Netcraft’s research into the Android banking malware FluBot confirms that its operations are expanding rapidly, with a spike in the number of malware distribution pages deployed, and finance applications affected in greater numbers.
In recent days new overlays have been distributed that target a number of Polish and German banks, only days after news that FluBot has begun to target Australian banks.
FluBot is distributed in the first instance using text messages, containing links to so-called “lure” pages: web pages unintentionally hosted by compromised web servers, commonly impersonating parcel tracking services, or voicemail notifications. Lure pages attempt to induce visitors to download the malware.
German and Polish banks newly targeted
Financial apps are targeted by FluBot using “overlays”: fake user interfaces which typically impersonate the app’s login form and are presented to users when they open the app. Any credentials a user enters in an overlay are sent to a FluBot Command and Control (C2) server, so Android devices with both the FluBot malware and an affected app installed risk the theft of their account credentials, and all the consequences that entails.
Over the period from 10 to 13 August, attacks on the following German banking apps were discovered: Consorsbank, N26 — The Mobile Bank, SpardaApp, Sparkasse Ihre mobile Filiale, and VR Banking Classic. These apps have in excess of 20 million users between them.
In addition, on 12 August, FluBot was noted to target these Polish banking apps: Bank Millennium, BNP Paribas GOMobile, Getin Mobile, IKO, mBank PL, Moje ING mobile, plusbank24, Santander mobile. These apps have more than 10 million users in total.
By analysing the lure sites, we have concluded they are controlled from a command and control (C2) server. The C2 server provides both lure site HTML content, and the FluBot application in
.apk (Android application package) format. Equally, the C2 server can return an empty response or cause a redirect to a benign site; this might be intended to make it harder to detect and act against lure sites.
As of the beginning of August, the number of websites detected to be involved in the distribution of FluBot APK files has increased by an order of magnitude.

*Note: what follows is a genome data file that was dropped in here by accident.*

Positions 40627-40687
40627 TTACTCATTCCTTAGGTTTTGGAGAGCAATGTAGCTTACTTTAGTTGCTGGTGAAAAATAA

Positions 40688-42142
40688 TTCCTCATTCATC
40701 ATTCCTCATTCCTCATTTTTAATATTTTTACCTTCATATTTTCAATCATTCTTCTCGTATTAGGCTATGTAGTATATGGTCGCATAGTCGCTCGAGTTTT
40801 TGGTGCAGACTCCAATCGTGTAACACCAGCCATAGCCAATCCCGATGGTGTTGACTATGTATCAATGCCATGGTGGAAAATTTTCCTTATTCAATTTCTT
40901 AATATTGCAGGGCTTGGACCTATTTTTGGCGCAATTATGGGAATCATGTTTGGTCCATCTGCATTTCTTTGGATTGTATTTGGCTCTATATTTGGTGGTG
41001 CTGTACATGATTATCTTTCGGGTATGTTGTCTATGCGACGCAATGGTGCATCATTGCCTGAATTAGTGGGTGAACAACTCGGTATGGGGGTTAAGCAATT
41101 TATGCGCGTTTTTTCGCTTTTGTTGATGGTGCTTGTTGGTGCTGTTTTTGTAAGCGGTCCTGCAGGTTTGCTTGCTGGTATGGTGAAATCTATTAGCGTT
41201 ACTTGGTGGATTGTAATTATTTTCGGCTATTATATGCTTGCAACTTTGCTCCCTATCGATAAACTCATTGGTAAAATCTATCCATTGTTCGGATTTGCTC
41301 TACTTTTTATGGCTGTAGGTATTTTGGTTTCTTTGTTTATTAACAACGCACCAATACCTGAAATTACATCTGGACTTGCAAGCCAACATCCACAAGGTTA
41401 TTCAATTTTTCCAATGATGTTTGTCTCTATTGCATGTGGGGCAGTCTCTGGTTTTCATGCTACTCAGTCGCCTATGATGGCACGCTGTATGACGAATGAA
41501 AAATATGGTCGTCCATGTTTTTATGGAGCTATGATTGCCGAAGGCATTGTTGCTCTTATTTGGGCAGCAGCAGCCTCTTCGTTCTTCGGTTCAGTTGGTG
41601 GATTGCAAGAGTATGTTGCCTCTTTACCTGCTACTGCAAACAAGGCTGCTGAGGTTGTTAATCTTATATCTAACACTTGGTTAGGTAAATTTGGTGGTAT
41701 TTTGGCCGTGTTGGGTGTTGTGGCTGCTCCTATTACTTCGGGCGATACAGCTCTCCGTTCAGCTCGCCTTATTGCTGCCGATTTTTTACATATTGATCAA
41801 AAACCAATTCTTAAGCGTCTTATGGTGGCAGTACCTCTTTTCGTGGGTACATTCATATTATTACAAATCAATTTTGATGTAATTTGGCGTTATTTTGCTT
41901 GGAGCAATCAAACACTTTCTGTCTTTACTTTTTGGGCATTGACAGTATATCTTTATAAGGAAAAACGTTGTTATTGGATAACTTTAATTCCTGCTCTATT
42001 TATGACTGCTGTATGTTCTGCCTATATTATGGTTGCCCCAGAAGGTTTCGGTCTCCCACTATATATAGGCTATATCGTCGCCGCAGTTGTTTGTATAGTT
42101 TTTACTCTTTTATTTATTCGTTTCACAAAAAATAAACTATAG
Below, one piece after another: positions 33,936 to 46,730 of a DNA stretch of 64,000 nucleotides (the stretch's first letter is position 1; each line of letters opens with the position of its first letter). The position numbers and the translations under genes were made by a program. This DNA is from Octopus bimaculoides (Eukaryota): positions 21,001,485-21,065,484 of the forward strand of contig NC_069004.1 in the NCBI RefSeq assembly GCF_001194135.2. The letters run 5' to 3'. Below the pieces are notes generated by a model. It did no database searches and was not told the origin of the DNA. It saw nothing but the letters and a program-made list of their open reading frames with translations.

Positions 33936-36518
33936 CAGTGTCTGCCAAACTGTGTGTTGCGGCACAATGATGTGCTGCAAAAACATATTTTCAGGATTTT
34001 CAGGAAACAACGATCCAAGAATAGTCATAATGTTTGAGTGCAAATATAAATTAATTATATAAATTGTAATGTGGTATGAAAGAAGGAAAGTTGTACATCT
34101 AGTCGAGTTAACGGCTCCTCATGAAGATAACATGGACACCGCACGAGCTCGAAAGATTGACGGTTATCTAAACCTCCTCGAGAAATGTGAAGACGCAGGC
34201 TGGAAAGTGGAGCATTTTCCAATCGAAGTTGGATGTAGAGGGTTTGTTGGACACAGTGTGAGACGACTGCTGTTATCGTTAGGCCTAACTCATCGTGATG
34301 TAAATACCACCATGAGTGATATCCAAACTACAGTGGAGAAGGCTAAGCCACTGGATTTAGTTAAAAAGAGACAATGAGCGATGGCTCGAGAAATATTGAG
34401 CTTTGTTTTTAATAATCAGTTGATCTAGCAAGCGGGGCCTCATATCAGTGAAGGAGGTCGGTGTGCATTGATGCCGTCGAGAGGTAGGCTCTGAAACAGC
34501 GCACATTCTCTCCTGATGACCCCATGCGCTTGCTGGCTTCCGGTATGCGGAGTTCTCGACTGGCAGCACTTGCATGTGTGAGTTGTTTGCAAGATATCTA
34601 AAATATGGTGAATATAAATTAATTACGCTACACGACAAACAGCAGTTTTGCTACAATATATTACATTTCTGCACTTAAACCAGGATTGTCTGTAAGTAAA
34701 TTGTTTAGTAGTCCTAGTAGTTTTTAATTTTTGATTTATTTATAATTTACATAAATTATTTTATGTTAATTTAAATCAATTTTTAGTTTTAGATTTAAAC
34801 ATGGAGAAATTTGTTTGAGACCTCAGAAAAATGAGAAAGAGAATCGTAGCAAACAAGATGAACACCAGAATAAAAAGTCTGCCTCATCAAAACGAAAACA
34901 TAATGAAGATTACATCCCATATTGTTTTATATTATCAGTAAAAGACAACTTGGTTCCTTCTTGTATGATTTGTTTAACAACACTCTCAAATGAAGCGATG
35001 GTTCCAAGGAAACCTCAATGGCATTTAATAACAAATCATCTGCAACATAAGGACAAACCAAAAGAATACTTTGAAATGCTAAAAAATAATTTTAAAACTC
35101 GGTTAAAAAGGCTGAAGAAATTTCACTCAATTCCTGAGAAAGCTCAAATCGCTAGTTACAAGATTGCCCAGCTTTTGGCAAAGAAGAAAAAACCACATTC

Once installed, FluBot invites the user to grant accessibility-related permissions; if given, it proceeds to take over the device, granting additional permissions to itself and protecting itself from being uninstalled.
Reverse-engineering of malware samples and interaction with C2 servers has allowed Netcraft to discover affected applications. FluBot uses a Domain Generation Algorithm (DGA) – an algorithm embedded in the malware that generates a list of possible C2 domains – allowing the active C2 domains to change over time. The DGA is a function of the month and a campaign ID; while previously campaign IDs corresponded with attacks on particular countries, they now appear to be selected at random.
Each C2 domain points to ten different compromised servers, providing another level of security for FluBot’s command and control infrastructure.
Soon after installing the malware, FluBot-infected devices contact a C2 server by executing the DGA, and download overlays for installed applications. Displaying the corresponding overlay after the user launches a targeted app allows the malware to steal user credentials.
Android users can protect themselves using Netcraft’s Android app, which blocks known FluBot lure sites. Affected institutions are invited to contact Netcraft to discuss countermeasures against FluBot lure sites and C2 infrastructure.